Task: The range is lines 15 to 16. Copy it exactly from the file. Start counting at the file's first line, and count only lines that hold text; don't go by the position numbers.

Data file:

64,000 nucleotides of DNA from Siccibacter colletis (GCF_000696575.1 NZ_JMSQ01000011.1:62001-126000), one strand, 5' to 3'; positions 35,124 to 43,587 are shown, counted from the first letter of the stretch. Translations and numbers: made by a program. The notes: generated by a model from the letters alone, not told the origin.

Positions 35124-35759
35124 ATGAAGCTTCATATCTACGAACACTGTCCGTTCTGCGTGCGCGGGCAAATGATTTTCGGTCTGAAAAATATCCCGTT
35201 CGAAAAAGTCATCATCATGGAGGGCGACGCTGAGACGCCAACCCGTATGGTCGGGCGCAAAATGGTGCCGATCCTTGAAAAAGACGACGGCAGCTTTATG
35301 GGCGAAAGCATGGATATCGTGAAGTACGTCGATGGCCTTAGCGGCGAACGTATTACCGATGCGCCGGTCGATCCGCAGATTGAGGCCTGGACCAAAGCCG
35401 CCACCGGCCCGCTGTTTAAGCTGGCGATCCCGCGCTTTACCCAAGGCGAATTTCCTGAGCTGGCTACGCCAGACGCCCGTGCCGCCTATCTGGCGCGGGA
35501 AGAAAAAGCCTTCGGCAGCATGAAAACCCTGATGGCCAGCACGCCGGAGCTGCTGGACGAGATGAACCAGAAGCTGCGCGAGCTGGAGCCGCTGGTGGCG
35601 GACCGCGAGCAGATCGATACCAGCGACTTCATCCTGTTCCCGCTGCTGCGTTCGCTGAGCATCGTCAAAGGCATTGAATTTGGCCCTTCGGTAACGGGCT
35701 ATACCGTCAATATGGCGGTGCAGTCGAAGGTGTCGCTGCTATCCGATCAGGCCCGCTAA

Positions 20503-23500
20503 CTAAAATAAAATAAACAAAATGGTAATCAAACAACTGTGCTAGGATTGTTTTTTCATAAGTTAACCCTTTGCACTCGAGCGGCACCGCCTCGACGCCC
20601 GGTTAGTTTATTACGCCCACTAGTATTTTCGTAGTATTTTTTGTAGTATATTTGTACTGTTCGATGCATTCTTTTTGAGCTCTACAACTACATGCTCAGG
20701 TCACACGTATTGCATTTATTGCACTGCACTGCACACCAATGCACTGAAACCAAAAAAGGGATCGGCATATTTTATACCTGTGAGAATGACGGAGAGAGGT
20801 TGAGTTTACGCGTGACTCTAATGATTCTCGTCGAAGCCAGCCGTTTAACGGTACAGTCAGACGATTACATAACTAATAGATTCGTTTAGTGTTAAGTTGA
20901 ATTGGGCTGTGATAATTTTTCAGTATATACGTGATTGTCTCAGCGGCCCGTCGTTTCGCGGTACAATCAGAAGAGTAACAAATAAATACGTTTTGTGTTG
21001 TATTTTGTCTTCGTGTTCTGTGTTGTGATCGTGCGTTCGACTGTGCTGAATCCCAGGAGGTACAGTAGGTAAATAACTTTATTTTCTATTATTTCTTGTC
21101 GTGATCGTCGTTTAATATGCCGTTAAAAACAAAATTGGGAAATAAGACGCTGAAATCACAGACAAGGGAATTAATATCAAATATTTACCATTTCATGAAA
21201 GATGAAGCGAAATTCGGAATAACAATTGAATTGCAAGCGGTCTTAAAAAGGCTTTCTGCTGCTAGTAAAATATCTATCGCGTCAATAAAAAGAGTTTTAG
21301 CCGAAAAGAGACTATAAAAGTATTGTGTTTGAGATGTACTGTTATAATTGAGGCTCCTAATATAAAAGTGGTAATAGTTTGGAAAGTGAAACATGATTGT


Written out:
20901 ATTGGGCTGTGATAATTTTTCAGTATATACGTGATTGTCTCAGCGGCCCGTCGTTTCGCGGTACAATCAGAAGAGTAACAAATAAATACGTTTTGTGTTG
21001 TATTTTGTCTTCGTGTTCTGTGTTGTGATCGTGCGTTCGACTGTGCTGAATCCCAGGAGGTACAGTAGGTAAATAACTTTATTTTCTATTATTTCTTGTC